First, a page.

Tutorial: The Fourth Doctor’s Scarf

Aprilween is fast approaching (or, long belated as it were) and J and I are just now finishing our costumes. After wasting an afternoon with the failed ideas of giant starfish and geometric hats (I really wish I’d taken pictures of these horrible things) I went to my dress closet and decided to match a party dress with a mask and call it quits.   J had been pondering an incarnation of The Doctor (from Doctor Who), but another friend beat him to Number Eleven (Matt Smith).  He’s always been fond of the Fourth Doctor, played by Tom Baker.

The 4th Doctor, from Wikipedia

Baker played the doctor for seven years, long enough that most people consider him THE Doctor.  We’re low on time and resources, so we decided to focus on the unusually long scarf that was the Fourth Doctor’s trademark.  Others on the interwebs have made recreations of his scarf (most specifically, doctorwhoscarf.com), but we went the easy-peasy route.  I’ll show you how we did it!

 J, you’re not THAT kind of doctor!


What you’ll need:

1/4- 1/3 yard each of fleece in 5 colors
thread to match one of the colors
sewing machine

We looked at some pictures and settled on dark brown, tan, mustard, royal blue and red.  You could definitely go simpler. Once a Doctor Who fan sees a scarf that goes below the knee, it’s easy to figure out what’s going on.  Do what feels right!

Cut the fleece length-wise as wide as you want the width of the scarf.  I went with 6 inches across.  Don’t worry about seam allowances.  That’s the great thing about fleece– no raveling!
After you’ve got your long strips cut from all colors, cut into rectangles of all different lengths.  From the pictures, we noticed that the tan and brown were used in longer lengths, with the reds and yellows in thinner sections.  There’s no right length for your scarf, so just make a pile of all your different rectangles and stop when you get tired of cutting.

Thread your machine.  I chose brown thread, because I have a lot of it.  A contrasting thread won’t matter much here.  It is a crazy scarf, after all.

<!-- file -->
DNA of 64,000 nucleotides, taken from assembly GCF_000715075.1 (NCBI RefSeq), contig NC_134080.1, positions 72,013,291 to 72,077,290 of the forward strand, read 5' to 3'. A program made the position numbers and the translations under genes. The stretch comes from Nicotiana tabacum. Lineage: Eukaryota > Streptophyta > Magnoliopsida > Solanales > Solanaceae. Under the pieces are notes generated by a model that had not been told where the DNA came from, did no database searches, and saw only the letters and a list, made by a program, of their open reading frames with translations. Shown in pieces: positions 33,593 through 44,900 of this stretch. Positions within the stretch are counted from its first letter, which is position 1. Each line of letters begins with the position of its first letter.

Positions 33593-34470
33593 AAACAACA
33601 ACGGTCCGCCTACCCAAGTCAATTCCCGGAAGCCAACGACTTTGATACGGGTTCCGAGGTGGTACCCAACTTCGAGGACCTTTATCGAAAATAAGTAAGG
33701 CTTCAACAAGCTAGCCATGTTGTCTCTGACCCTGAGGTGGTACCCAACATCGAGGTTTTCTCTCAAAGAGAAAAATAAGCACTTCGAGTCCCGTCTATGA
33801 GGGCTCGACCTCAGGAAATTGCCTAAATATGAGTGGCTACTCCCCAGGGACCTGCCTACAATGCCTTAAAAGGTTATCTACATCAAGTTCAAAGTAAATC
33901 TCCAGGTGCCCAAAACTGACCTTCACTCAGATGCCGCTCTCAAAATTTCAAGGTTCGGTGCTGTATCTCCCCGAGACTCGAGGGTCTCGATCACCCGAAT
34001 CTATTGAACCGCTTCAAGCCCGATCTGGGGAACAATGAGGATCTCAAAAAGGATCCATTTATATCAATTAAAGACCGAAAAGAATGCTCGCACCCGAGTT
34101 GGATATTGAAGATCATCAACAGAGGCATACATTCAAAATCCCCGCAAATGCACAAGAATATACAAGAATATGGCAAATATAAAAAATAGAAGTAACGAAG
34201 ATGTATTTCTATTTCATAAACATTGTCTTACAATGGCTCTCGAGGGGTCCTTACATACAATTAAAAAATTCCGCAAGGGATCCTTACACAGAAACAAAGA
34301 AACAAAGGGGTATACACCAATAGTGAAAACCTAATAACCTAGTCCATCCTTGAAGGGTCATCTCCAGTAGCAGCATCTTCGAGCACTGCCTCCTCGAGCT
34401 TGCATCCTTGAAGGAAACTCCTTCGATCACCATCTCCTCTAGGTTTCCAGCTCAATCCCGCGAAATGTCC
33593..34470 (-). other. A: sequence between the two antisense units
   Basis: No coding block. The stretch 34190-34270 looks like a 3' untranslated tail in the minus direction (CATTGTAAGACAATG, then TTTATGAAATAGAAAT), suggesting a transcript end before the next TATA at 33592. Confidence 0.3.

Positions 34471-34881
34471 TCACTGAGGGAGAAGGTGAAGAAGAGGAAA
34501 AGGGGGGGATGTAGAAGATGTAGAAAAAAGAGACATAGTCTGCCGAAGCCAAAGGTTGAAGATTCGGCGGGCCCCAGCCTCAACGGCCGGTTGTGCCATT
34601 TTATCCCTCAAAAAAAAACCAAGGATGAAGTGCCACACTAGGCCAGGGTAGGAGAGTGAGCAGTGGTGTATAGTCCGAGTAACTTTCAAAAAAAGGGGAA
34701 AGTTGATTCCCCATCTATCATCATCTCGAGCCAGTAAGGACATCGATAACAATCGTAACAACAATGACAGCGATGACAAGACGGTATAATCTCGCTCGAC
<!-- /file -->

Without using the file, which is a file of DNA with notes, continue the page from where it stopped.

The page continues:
Set your machine to the widest zig-zag stitch you have, and set at about 8 stitches per inch.  As you can see, I have a rather vintage machine.  It’s pretty awesome, and is so heavy it stays put very well.

Take the different colored pieces one by one and make a pile with no two colors side-by-side.  Start with two pieces of fleece and line them up end-to-end.  Some pieces may be uneven if you cut things willy-nilly (guilty), but they can be trimmed at the end.

  If the unevenness is just a little, you can pull lightly on the short side and it’ll come out fine at the end.

Backtack and run the zig-zag from top to bottom and backtack again. Cut your thread, and voila!  (Though something weird happened there at the bottom.  Hrm.)
Now do this about 20 more times.  The scarf in all took me about 30 minutes.  

There you have it!  One 177 inch (14′) Tom Baker Doctor Who scarf.  J was thrilled with it, and though it was made as a quick costume piece, it really doesn’t look bad.    To add some (more) silliness, J was inspired by a picture from Threadless a friend sent us:

This is the image that inspired the costume, via Threadless.

I’ve also made him a domino mask covered in feathers, so he is Doctor Hoo.  Thank you for reading my first real tutorial!  I hope this helps someone who was hesitant to try their hand at costuming.


2 Comments on “Tutorial: The Fourth Doctor’s Scarf”

  1. Eileen says:

    Very cute! It looks great, and before I scrolled down I couldn't tell it was fleece. Way better than spending all that time knitting. šŸ˜€

  2. freeze-dried says:

    This is fantastic!

Say something!

Fill in your details below or click an icon to log in:

WordPress.com Logo

You are commenting using your WordPress.com account. Log Out /  Change )

Google photo

You are commenting using your Google account. Log Out /  Change )

Twitter picture

You are commenting using your Twitter account. Log Out /  Change )

Facebook photo

You are commenting using your Facebook account. Log Out /  Change )

Connecting to %s